No wonder the path the women tread shifts from its natural state into a supernaturally heightened emotional reality where black is white and white black, summer warmth winter chill, all values reversed, courtesy of Hill House and their own contributions to its powers. Eleanor and Theodora see radically different things at the path’s end. Eleanor looks into her ideal world of a living father and a nurturing mother and a gleeful child in a scarlet jumper (Eleanor’s red sweater!) Theodora, looking behind, sees what Hill House truly offers, something so terrifying she can’t or won’t describe it. Running’s the only escape, as Montague has already cautioned.
Eleanor doesn’t see the Terrible Thing. All she remembers is the picnic, the child, the puppy. When she feels “time, as she had always known it, stop,” does Jackson mean that Eleanor blacks out?
Or does she mean that, for Eleanor, this night’s experience has permanently altered her relation to reality?
This week’s metrics
Going Down With My Ship: There’s a lot of hand-holding and leaning against each other in that last section.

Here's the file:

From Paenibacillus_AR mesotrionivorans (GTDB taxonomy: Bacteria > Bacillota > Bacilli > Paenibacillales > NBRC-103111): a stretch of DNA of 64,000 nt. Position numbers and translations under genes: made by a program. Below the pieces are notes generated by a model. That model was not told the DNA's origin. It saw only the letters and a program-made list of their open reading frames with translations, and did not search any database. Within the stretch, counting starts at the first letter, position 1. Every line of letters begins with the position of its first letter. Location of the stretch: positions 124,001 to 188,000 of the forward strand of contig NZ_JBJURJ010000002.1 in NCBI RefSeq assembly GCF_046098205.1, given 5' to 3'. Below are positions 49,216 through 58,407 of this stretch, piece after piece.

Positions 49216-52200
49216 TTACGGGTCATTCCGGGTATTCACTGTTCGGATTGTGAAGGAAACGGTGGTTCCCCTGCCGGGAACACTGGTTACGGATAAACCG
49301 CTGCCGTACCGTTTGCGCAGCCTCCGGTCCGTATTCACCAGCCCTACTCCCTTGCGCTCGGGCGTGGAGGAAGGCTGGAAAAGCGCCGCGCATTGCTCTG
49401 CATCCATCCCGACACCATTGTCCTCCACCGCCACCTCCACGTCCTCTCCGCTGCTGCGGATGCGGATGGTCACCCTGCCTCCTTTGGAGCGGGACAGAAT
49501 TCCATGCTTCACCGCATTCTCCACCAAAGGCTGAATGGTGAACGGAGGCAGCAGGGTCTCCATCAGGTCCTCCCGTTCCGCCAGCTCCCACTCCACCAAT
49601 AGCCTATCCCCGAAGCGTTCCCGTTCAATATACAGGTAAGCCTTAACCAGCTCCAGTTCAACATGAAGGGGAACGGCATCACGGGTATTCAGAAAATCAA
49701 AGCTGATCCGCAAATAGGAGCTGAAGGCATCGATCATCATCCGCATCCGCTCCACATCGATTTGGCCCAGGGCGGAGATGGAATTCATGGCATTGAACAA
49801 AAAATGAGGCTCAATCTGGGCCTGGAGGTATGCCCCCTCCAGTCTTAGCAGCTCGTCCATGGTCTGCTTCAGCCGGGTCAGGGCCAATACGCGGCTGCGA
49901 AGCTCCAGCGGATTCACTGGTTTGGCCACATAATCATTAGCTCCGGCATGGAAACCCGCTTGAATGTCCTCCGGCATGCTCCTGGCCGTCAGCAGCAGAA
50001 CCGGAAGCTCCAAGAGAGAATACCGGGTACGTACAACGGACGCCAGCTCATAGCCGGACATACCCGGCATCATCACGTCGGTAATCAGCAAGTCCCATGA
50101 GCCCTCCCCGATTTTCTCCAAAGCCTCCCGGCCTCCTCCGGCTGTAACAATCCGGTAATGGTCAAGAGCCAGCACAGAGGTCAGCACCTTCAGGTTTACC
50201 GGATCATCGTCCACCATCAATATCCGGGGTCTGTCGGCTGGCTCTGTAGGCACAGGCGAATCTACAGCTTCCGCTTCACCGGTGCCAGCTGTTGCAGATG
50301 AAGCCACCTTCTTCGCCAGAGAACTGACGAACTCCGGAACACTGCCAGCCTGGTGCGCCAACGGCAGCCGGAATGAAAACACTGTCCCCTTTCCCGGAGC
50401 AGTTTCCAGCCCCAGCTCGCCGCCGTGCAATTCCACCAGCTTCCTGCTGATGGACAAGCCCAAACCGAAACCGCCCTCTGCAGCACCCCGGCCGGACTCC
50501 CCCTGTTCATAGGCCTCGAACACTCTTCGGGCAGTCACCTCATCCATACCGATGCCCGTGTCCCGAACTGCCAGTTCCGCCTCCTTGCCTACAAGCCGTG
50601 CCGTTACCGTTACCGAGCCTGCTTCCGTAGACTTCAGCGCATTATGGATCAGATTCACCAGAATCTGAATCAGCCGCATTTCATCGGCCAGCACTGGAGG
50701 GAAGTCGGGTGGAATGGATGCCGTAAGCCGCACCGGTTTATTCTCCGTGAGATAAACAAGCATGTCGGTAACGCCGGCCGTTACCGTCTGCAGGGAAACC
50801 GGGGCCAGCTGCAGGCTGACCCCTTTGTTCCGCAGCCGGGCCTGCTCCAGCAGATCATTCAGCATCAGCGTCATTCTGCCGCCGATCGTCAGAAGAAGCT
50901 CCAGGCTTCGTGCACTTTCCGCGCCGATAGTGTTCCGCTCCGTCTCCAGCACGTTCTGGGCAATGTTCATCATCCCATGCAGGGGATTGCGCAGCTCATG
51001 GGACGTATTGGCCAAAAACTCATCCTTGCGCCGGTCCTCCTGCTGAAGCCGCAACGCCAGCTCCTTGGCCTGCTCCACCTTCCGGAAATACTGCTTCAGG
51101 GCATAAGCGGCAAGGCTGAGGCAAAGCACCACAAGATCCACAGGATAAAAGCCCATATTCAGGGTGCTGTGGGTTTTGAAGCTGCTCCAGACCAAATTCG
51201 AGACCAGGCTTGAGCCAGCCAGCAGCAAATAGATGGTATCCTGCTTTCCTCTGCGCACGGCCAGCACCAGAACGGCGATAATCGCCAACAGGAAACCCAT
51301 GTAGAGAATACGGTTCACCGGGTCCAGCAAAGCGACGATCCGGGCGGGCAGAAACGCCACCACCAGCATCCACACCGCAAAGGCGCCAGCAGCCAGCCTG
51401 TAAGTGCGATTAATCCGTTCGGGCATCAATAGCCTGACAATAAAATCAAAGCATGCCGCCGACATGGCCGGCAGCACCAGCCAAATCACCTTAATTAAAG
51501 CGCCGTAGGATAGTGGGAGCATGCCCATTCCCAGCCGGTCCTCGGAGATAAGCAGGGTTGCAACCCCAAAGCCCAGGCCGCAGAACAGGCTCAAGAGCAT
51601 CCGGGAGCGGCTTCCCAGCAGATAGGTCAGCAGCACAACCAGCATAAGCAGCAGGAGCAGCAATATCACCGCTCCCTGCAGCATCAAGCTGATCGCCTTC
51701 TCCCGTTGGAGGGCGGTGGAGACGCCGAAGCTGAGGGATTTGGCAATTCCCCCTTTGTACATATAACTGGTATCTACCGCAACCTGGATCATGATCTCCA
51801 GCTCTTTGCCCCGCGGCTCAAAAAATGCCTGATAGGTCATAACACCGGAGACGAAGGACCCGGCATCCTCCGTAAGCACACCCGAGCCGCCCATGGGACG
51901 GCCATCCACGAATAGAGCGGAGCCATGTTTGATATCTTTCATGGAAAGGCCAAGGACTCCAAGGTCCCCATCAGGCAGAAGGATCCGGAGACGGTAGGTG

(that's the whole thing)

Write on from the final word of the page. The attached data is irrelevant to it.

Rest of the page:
Libronomicon: MEMORIES, for SOPHIA ANNE LESTER CRAIN; A Legacy for Her Education and Enlightenment During Her Lifetime From Her Affectionate and Devoted Father, HUGH DESMOND LESTER CRAIN… obviously destined to be a bestselling classic.
Madness Takes Its Toll: Caught on the path to the garden, Eleanor “felt every slow step as a willed act, a precise mad insistence upon the putting of one foot down after the other as the only sane choice.” The blurred contrast between “madness” and “sanity,” between choice and the absence of choice, seems extremely representative of the Hill House experience. She also keeps telling herself “Now I am really afraid,” which says interesting things about all the screaming in earlier chapters.
Next week, Garry Kilworth proposes a convenient way to provide companionship in isolation, in “Hogfoot Right and Bird-Hands.” You can find it in The Weird.
Ruthanna Emrys is the author of the Innsmouth Legacy series, including Winter Tide and Deep Roots. Her short story collection, Imperfect Commentaries, is now available from Lethe Press. You can find some of her fiction, weird and otherwise, on Tor.com, most recently “The Word of Flesh and Soul.” Ruthanna is online on Twitter and Patreon, and offline in a mysterious manor house with her large, chaotic household—mostly mammalian—outside Washington DC.
Anne M. Pillsworth’s short story “The Madonna of the Abattoir” appears on Tor.com. Her young adult Mythos novel, Summoned, is available from Tor Teen along with sequel Fathomless. She lives in Edgewood, a Victorian trolley car suburb of Providence, Rhode Island, uncomfortably near Joseph Curwen’s underground laboratory.